Symbolism In Rabbit Proof Fence

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Prior to white settlement, Australia's representations were that of a primitive place whose inhabitants were a nomadic barbarous doomed race. Consequently, such imagery was the birthplace of an unconscious bias foundational to the historical contrast that divides Australian society. The volume of this irrational prejudice through the perpetuation of dominant western ideologies depicted Aborigines as treacherous and unscrupulous. In contrast, the riveting Rabbit Proof Fence film released in 2002 and directed by Philip Noyce, eschews bigotry by illuminating a dense history of racist and distorted Aboriginal representations. Furthermore, it chronicles the ordeal of the Stolen Generation which included abducting "half-cast" Aboriginal…show more content…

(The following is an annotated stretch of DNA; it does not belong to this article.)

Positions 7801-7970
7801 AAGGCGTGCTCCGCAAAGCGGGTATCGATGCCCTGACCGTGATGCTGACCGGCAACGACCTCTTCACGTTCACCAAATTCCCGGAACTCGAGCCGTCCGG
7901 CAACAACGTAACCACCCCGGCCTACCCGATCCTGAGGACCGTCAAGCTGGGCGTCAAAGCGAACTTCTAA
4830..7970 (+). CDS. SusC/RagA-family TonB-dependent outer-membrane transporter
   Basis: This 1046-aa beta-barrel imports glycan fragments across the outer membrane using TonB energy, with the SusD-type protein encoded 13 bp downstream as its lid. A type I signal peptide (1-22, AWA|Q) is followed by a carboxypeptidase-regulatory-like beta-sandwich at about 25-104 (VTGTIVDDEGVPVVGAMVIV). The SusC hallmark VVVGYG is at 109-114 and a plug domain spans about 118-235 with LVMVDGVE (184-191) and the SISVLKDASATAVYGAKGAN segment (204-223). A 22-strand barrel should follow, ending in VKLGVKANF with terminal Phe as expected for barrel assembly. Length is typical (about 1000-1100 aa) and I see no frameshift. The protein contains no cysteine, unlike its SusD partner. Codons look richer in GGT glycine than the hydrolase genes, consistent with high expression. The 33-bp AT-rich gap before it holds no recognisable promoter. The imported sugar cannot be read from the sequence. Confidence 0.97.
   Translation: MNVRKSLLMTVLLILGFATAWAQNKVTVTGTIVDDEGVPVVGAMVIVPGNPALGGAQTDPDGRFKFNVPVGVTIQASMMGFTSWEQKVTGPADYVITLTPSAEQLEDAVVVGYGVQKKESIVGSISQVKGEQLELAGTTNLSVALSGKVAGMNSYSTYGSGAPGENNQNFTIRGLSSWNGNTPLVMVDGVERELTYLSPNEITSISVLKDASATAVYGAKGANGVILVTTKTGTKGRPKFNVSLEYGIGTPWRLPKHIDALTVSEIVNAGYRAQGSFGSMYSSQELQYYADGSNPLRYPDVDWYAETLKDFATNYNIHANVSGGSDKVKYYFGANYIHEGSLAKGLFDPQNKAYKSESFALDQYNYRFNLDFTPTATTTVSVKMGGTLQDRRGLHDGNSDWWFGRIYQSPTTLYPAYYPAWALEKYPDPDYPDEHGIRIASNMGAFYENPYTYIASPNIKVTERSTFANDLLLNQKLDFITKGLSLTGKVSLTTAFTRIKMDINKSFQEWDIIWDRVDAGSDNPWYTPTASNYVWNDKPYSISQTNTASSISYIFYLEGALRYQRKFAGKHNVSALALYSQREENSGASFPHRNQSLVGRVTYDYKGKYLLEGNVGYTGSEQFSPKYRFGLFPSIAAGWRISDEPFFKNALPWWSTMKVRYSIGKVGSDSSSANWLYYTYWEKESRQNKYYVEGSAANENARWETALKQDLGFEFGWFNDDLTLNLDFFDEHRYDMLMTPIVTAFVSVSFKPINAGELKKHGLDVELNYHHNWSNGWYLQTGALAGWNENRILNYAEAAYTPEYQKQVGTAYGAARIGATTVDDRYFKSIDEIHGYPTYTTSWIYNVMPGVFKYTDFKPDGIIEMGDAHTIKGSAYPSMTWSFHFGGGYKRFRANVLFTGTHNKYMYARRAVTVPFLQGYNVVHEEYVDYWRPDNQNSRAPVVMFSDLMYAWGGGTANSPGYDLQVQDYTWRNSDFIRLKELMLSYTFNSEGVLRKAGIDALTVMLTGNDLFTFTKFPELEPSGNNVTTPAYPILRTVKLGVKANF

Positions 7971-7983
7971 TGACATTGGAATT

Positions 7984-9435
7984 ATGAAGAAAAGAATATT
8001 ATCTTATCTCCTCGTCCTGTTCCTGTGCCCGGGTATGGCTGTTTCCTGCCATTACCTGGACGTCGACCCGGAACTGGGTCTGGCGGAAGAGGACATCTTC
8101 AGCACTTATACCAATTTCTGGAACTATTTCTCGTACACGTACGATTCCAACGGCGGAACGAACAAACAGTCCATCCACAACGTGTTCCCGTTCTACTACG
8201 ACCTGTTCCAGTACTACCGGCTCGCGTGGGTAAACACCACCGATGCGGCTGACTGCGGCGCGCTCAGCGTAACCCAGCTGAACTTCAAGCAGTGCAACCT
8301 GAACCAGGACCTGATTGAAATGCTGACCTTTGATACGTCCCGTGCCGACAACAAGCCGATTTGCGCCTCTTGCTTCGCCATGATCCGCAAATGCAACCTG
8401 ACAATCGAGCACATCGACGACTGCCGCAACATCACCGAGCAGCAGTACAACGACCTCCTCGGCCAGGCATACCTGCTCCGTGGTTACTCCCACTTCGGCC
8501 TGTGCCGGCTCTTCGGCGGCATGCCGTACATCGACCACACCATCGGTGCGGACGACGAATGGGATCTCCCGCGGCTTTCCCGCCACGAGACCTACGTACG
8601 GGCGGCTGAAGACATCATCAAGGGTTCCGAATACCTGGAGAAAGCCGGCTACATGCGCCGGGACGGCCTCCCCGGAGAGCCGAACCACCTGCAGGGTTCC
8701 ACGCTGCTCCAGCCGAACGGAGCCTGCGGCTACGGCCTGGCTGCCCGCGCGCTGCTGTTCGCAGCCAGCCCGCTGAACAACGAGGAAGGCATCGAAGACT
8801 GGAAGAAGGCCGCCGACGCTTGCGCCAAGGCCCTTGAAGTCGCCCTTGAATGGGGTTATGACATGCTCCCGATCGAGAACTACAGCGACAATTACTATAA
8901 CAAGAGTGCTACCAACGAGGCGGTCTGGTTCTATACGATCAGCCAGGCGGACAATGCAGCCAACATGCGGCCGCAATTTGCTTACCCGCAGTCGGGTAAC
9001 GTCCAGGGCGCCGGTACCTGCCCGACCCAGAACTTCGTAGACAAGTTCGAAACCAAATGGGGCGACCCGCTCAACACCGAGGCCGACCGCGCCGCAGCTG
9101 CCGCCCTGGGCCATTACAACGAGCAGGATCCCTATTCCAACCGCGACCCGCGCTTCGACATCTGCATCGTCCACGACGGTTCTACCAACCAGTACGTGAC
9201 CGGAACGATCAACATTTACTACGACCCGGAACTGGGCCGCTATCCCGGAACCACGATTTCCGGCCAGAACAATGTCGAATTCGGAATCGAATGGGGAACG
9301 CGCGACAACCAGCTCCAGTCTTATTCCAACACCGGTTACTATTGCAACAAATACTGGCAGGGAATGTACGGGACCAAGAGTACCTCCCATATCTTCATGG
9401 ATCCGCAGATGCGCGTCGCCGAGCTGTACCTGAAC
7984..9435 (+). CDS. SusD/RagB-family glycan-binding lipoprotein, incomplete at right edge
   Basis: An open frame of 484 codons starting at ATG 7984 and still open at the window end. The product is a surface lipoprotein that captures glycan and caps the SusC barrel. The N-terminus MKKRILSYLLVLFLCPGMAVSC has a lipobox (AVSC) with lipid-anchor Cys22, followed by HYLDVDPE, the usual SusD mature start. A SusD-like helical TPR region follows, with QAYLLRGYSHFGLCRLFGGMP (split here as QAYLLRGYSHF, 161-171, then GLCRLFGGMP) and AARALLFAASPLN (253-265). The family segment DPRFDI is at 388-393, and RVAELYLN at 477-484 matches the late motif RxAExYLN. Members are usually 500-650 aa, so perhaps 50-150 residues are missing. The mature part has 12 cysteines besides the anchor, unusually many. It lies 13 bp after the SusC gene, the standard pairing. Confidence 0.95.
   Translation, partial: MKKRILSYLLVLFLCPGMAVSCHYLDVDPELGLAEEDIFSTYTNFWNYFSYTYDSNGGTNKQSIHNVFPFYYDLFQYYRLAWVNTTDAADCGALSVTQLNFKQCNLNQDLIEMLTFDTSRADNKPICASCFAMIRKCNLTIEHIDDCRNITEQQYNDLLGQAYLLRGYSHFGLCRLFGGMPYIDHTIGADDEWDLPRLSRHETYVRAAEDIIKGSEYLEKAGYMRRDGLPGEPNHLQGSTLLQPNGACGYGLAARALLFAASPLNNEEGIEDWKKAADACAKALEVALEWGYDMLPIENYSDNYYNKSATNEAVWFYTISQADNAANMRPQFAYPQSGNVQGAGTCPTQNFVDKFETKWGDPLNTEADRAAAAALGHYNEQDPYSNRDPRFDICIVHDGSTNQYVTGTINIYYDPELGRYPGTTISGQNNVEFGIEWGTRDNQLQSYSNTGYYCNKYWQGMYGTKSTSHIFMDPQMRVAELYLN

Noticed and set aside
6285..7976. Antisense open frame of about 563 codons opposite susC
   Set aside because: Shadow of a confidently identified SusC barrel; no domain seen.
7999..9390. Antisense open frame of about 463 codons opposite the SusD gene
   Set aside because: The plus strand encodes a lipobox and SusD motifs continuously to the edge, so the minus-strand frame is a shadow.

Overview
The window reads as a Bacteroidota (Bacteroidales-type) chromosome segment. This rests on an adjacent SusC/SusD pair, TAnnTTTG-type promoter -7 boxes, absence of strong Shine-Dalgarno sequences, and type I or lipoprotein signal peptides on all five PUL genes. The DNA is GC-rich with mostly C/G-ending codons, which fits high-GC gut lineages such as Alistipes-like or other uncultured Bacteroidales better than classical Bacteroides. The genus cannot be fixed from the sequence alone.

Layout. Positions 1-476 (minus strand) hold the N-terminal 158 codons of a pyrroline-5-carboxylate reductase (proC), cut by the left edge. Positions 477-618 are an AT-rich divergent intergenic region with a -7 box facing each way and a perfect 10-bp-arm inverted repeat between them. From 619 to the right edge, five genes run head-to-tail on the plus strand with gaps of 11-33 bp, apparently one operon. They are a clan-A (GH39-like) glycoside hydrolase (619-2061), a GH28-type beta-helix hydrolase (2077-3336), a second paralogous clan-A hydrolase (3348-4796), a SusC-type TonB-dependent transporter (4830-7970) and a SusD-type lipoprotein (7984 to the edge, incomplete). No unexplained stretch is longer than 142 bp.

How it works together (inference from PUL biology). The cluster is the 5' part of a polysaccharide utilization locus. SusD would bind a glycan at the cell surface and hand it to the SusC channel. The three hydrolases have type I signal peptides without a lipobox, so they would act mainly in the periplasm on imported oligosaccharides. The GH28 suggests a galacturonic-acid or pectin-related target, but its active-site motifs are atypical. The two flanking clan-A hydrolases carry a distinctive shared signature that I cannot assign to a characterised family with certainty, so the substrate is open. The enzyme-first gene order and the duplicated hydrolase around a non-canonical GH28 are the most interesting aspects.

Noyce employs close shots of Molly's eyes as she hears diegetic sounds of the spirit bird hence audiences witness the girls' vulnerability and the impediments that lie ahead. Consequently, high angled shots of Molly looking at her totem equips her with the ardour to endure the journey home. The highlighted aerial shots of the vast outback and diegetic bird sounds inculcate a sense of guidance by the spirit bird among audiences. The rabbit proof fence symbolises the segregation between Aborigines and non-aborigines. Moreover, the girls envision startled rabbits, confined to the rabbit proof fence's iniquitous verge. This manifests as uplifting music plays when the girls grab the fence. Simultaneously, Maude also holds the fence. The fence epitomises an umbilical cord depicting the relationship between the girls' plight and their mother. This is self-evident in the following quotes from Molly and Daisy, "Find that rabbit proof fence, we go home, then we see our mum". Furthermore, Philip refutes the fallacy of Aborigines to be vagabonds in the questions asked by some Aborigine stranger when they first meet Molly, "What country do you come from?". Certainly, this accentuation on social connection and nationality reinforces the values of nationalism and mutual obligation. To sum up, the film, "Rabbit Proof Fence" illustrates the value of family and spirituality to Aboriginal people. Molly's totem conveys freedom and likewise the unwavering faith in a supreme
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